Bouncing back

If you've ever seen one of those bottom-weighted punching bags that bounces back up so it can be knocked down again ... well, that's essentially what Tennessee quarterback Jonathan Crompton looked like in Friday's scrimmage.

Crompton was sacked by linebacker LaMarcus Thompson on the third play of the workout and by safety Dennis Rogan on the fourth play. That was an omen of things to come.

After being sacked by end Chris Walker on the second play of his next possession, Crompton actually found time to complete an eight-yard throw to tailback Montario Hardesty.

Crompton didn't attempt to pass again until the opening play of his third possession, when he was sacked by Walker for a safety. His next attempt to pass came on the opening play of his fourth possession, when he was sacked by tackle Montori Hughes.

After throwing an incompletion on the final play of possession No. 4, Crompton was sacked and stripped by Ben Martin on the second snap of possession No. 5.

To recap: The first eight times Jonathan Crompton attempted to throw the football in Friday's scrimmage produced one completion, one incompletion, six sacks, a safety and a lost fumble.

Like that weighted punching bag, though, Crompton kept bouncing back up. And, to his credit, he managed to stay mostly upright the rest of the afternoon. He completed seven of his final nine pass attempts and was sacked but once, barely finishing with more completions (8) than sacks (7).

Later, when asked about the woeful pass protection accorded him by the No. 1 offensive line, Crompton chose his words carefully.

"We're still in a learning curve right now," he said. "We're hesitating sometimes when we call certain things. We're trying to get out here and learn on the run. When it happens one time, it's OK. We know what happened and we won't do it again ... and the next time it won't happen."

Still, the numbers are sobering: Of the 18 times he attempted to throw the football, Crompton was sacked on seven of them. Rather than fault his blockers, however, the senior quarterback praised the defenders.

"Our first-team defense ... they're outstanding," he said. "That's why they're at Tennessee. They proved it last year ... that they were good enough."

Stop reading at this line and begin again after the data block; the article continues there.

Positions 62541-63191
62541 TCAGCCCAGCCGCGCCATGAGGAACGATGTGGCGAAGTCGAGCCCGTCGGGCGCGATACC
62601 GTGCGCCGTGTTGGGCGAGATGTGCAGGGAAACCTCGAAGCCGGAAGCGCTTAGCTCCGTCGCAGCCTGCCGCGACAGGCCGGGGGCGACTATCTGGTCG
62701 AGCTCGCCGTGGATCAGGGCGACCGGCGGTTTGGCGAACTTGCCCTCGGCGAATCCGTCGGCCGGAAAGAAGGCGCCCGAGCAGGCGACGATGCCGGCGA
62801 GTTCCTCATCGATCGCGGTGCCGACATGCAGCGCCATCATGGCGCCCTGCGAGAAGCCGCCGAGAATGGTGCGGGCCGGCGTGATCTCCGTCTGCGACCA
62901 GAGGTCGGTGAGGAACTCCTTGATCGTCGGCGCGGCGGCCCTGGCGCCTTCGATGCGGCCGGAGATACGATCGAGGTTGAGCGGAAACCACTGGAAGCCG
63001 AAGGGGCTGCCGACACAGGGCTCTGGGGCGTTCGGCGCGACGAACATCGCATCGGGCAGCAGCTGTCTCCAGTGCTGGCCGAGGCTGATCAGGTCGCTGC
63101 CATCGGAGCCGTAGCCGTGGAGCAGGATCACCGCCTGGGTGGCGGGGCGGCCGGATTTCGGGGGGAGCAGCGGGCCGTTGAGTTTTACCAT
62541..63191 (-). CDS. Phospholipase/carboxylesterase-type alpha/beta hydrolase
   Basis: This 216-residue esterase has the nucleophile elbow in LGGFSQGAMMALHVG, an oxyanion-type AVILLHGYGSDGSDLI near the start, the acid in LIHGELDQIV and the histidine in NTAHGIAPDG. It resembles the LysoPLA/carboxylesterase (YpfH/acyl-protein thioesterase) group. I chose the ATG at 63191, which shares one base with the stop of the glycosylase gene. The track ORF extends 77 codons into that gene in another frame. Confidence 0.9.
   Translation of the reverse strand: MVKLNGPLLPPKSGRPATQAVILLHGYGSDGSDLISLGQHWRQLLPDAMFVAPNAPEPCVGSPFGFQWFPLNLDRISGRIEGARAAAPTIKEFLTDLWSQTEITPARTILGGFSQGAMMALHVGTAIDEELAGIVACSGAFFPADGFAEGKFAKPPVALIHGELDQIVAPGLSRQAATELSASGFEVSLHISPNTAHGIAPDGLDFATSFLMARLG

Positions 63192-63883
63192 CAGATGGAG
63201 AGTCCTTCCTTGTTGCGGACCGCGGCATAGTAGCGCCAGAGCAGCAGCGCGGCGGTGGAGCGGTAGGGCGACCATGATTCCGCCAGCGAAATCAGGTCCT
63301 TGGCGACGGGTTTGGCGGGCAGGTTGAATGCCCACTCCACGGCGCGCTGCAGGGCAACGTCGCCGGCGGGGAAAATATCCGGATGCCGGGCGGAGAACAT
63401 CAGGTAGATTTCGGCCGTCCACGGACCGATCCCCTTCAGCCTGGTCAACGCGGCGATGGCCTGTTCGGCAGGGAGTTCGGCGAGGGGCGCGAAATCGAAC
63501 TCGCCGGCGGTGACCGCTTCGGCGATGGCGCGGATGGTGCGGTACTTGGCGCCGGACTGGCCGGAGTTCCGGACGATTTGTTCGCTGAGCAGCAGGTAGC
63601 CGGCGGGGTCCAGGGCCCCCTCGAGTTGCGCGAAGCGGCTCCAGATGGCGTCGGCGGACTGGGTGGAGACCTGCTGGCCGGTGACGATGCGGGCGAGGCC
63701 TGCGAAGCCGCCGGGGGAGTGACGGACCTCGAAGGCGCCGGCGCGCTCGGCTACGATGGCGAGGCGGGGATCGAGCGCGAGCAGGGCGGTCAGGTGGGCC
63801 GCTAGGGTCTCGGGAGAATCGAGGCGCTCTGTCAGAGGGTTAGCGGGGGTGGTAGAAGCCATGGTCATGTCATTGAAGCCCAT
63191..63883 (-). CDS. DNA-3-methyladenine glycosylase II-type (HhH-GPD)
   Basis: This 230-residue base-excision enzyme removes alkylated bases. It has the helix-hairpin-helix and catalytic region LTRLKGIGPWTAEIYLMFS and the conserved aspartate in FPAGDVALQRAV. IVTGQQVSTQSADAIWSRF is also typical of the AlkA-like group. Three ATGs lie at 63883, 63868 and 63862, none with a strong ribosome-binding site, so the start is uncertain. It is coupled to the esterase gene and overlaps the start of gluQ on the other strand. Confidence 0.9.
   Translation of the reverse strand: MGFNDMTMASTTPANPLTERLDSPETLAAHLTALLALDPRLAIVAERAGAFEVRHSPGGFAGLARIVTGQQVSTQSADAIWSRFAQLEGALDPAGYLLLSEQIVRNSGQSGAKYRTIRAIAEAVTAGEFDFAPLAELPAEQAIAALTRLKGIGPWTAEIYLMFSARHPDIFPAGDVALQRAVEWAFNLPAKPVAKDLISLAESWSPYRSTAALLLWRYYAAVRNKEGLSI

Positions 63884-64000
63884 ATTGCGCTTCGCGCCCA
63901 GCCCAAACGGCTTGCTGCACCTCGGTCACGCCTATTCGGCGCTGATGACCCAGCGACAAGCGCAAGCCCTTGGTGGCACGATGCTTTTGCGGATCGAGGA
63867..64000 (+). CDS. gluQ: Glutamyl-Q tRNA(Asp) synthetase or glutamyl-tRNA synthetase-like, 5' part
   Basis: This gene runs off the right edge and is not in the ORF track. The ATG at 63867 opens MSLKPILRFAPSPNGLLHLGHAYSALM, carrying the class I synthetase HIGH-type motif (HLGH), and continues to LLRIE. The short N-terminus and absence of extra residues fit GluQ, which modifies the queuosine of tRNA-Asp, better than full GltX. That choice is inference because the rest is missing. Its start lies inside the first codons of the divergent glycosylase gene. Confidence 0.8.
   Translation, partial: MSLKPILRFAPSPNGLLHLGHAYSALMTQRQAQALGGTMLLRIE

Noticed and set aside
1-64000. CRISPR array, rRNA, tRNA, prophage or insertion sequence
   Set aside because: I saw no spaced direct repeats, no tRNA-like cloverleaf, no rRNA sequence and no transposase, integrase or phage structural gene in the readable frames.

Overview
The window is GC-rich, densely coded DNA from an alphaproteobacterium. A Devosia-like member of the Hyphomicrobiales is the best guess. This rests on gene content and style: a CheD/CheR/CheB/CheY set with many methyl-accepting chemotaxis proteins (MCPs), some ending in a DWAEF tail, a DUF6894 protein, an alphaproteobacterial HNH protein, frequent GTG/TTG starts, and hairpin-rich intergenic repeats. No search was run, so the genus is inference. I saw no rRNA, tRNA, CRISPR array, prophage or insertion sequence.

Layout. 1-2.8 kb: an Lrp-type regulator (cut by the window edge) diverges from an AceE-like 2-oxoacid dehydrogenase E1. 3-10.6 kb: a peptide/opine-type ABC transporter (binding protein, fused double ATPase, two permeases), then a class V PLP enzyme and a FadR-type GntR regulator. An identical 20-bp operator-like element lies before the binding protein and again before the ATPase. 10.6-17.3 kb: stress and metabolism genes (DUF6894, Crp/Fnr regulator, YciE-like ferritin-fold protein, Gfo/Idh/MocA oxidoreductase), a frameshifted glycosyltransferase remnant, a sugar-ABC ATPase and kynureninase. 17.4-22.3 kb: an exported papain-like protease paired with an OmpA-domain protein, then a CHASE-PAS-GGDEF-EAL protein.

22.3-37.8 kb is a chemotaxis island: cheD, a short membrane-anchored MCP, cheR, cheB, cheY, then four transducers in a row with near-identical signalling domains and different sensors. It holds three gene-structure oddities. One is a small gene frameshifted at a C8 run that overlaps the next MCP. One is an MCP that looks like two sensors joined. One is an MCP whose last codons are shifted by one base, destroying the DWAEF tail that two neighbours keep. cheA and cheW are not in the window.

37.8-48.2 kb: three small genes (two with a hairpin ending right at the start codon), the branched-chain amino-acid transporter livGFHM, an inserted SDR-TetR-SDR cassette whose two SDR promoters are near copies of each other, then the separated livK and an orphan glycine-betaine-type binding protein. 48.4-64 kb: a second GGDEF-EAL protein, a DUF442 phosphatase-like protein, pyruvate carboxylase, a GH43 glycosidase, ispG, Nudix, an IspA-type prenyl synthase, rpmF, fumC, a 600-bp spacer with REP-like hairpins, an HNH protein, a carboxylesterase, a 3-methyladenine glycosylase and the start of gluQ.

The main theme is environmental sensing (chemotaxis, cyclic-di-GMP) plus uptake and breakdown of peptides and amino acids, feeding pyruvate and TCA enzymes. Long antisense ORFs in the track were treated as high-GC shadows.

Although last year's No. 1 defense never recorded seven sacks in a single scrimmage, Crompton hinted that last year's stop unit wasn't capable of applying the constant pressure that this year's is.

"Especially with the defensive staff we've got in this year," he said, "that's what we expect."

After a brief pause, Crompton added: "We also expect a whole heck of a lot out of our offense. That's part of it, so we're going to come out here and compete every day."

Although Tennessee's No. 1 defense has generally dominated the offense this spring, the No. 1 attack unit has shown occasional flashes. Those flashes haven't occurred with enough frequency to create a sense of well-being, however, as spring practice heads into its final week.

"Everybody, including myself, these last two practices and the spring game, needs to have great practices," Crompton said. "We don't need good ones; we need GREAT ones to end this spring practice the right way – going into mini-camp and then summer feeling really good about it."

Toward that end, the Vols should be studying hard the rest of this weekend as they prepare for workouts on Tuesday and Thursday, followed by Saturday's Orange & White Game.

"I know everybody will get in their playbooks," Crompton said. "That's what I'm going to do. I'm going to work on a paper and get in my playbook all weekend."

Perhaps his teammates will do the same. If so, Crompton might be able to spend more time on his feet than on his backside during the remainder of spring practice.

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